With fewer options, I have more choices for who and how I want to be in my one relationship.
Having just been married, I’m struck by the feelings I have noticed coming up for me recently. First off, there is a lot of joy. Joy in the continuing journey I have with my partner. We have our shares of ups and downs like all couples but there is this deeper resolve I have in my commitment to her. There is no escape plan if things get a little too difficult.
As I feel this, I recall the conversations I have had with people who are developing different relational configurations. I hear this narrative of monogamy as something that is old-fashioned and out of touch with progressive minded people. Why would someone want to limit their options when they discover feelings for someone else? Why would one person want to limit the amount of love they can bring into the world?
On one hand I get it. I can see the amazing value of mature adults not getting caught up in jealous feelings. I understand that the need for monogamy has been traditionally about creating a safe space for children to grow up in. If you are not looking to start a family, then why would you need to have a monogamous relationship? Why not keep it open and honest with lots of options?
Before I give my perspective I want to admit my biases. My parents are still married and I grew up in a traditional Catholic family. I have also been around a number of alternative relational structures that seemed to end in disaster. The story I started to create was that open relationships are unhealthy structures that are a last grasp at saving a failed pairing.
I have, in the last couple of years, felt more open-minded about these new ways of being together. I have witnessed people who opened their relationship and created something that was vitalizing for both of them. It was surprising at first but I came to see that there isn’t necessarily a one size fits all arrangement.
So why did I choose the relationship I did? First off, I don’t believe freedom is about having more options. Oftentimes, people think more freedom is a reduction of limitations. The logic being, if I have more options, I have more freedom to choose. Having witnessed my brother go through the painful process of choosing a beverage at a supermarket made me realize that more options can actually be a hindrance. It was hard to watch him make a selection and then quickly second-guess his choice – thinking that maybe the other sport drink would offer more refreshment.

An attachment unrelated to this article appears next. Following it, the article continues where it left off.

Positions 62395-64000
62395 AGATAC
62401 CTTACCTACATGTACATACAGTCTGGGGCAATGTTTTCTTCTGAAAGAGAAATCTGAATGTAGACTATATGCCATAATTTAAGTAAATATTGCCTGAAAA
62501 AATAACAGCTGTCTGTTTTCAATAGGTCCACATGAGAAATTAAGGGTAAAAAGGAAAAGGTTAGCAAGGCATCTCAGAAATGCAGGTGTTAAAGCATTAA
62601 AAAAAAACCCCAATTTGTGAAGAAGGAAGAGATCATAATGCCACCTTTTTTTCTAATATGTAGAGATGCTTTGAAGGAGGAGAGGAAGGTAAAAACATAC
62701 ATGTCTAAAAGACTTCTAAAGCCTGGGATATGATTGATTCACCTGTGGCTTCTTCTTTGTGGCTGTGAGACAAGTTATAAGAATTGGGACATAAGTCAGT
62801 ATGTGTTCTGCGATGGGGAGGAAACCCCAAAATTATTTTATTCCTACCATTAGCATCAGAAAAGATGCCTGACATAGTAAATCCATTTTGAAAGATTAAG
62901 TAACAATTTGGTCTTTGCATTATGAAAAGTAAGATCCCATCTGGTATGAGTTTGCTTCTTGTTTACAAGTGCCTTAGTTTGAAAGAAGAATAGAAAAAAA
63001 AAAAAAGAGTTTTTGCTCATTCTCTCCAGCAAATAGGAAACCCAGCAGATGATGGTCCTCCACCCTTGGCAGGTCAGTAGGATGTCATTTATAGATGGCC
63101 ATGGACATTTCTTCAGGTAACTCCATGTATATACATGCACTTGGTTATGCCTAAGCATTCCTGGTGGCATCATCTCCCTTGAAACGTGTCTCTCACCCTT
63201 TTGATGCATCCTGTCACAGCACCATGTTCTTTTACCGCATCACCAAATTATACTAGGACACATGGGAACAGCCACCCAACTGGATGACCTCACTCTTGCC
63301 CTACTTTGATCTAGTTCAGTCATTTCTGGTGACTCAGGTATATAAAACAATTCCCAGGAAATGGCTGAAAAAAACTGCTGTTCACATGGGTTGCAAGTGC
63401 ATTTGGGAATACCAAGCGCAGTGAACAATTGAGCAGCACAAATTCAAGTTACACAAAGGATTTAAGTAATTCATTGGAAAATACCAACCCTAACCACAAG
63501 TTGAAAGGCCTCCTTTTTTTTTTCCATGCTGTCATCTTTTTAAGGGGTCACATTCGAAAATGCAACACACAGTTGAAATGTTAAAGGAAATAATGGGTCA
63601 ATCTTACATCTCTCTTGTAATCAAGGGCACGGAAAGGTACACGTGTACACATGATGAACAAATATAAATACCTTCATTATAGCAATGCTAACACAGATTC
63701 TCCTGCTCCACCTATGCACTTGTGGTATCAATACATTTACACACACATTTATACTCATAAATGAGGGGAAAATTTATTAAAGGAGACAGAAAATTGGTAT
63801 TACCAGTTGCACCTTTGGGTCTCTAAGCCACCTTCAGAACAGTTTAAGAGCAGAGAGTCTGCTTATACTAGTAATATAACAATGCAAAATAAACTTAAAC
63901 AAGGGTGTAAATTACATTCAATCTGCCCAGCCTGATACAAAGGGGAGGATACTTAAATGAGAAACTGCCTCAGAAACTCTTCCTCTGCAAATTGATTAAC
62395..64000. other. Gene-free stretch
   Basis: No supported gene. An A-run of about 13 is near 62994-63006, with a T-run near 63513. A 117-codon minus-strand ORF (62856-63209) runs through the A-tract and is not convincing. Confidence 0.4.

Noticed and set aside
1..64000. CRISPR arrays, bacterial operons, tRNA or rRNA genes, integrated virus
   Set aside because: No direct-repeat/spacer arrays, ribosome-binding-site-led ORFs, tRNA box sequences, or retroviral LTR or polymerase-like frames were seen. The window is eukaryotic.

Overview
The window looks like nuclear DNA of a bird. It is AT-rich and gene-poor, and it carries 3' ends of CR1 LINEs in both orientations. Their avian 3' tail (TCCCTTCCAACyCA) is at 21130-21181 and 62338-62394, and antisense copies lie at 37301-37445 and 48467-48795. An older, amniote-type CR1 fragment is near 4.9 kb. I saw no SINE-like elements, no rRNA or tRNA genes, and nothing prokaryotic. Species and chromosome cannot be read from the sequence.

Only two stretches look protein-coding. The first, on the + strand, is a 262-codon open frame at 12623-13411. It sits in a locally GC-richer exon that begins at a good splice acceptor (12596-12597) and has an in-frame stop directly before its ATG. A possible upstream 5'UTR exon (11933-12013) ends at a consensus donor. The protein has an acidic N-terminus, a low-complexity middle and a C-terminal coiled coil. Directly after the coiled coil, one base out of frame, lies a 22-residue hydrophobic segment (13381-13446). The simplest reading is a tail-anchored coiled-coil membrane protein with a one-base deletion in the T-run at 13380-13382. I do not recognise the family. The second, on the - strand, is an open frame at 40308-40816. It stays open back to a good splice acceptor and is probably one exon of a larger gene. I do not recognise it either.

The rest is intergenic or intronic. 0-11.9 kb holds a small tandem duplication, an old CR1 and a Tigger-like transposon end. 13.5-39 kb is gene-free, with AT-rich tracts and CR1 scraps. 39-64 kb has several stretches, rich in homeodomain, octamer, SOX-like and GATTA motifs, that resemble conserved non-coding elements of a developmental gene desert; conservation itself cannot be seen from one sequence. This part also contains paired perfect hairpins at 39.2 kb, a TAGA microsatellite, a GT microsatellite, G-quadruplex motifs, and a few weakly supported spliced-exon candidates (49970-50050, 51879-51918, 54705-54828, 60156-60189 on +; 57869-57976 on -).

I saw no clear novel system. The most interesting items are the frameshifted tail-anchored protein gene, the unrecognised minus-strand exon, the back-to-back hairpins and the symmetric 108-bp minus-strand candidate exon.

My experience with online dating was difficult because having so many options made it an impossible decision (“yeah she’s cute but I have 4 more dates this week”). In my opinion, having limitations can be a way of creating freedom. We suddenly have less choice, allowing us to deepen, rather than spending time wondering about what could have been.
The second reason that I would choose monogamy over an open relationship is that I believe limiting my options to one person helps me cultivate greater security. This security, as many relationship experts contend, is critical for two people to develop attachment bonds. Attachment bonds are the inherent reason that people want to be in relationship in the first place. We have a pre-disposition in our evolutionary coding to seek emotional safety in relationship. We need to be able to count on someone to feel the depth of connection we are all seeking. If this trust is not consistent, I believe it can limit the profundity in the relationship.
One argument I often hear for opening relationships is the inevitability of straying. Part of this argument is that we are biologically oriented towards having multiple partners. I don’t know if this is true or not, but I will say this is a strange argument. Everyday, I choose not to give into primal urges such as telling my colleague he is an idiot or braining the guy who cut me off in traffic.
Just because something is natural doesn’t mean that we should be allowed to do it. I think that the desire to stray is deeper than just some biological impulse. I think it is more about the connection two people are creating. Sue Johnson, author of, Love Sense: The Revolutionary New Science of Romantic Relationships, says this about that desire to have an affair: “The truth is that we stray and have affairs not because we are all naturally inclined to have multiple mates but because our bond with our partner is either inherently weak or has deteriorated so far that we are unbearably lonely” (Johnson, 2013).
Finally in all honesty, I don’t think I could handle being in an open relationship. I would feel uncertain and uncomfortable that my partner had met a man at work and was considering having a more intimate relationship with him. When they were together where would I be? I guess I would be out with the woman I was interested in. I wouldn’t feel the security of knowing where I stand. From how I understand it, most open relationships maintain a primary partner. My spouse could reassure me that I’m still her number one guy while she is out messing around with numbers two and three. I may really believe her. Still, how do I know that number two or four doesn’t suddenly do some kind of ninja sex move and move up to number one? I can just imagine the line, “I just get more out of this relationship. I still want to be in your life.” Ouch.
No thanks. What I want and need is full depth. Let’s go for this. I want to be in it with two feet and my whole body. I want to choose with clear eyes and shouting it from the mountaintops – “I love my wife.” I want to know that I’m secure in my commitment and she is in hers. So yes, I limit the number of people I’m going to be intimate to one. Instead of feeling like this is a loss of freedom it feels like a great opening to something more complete and satisfying.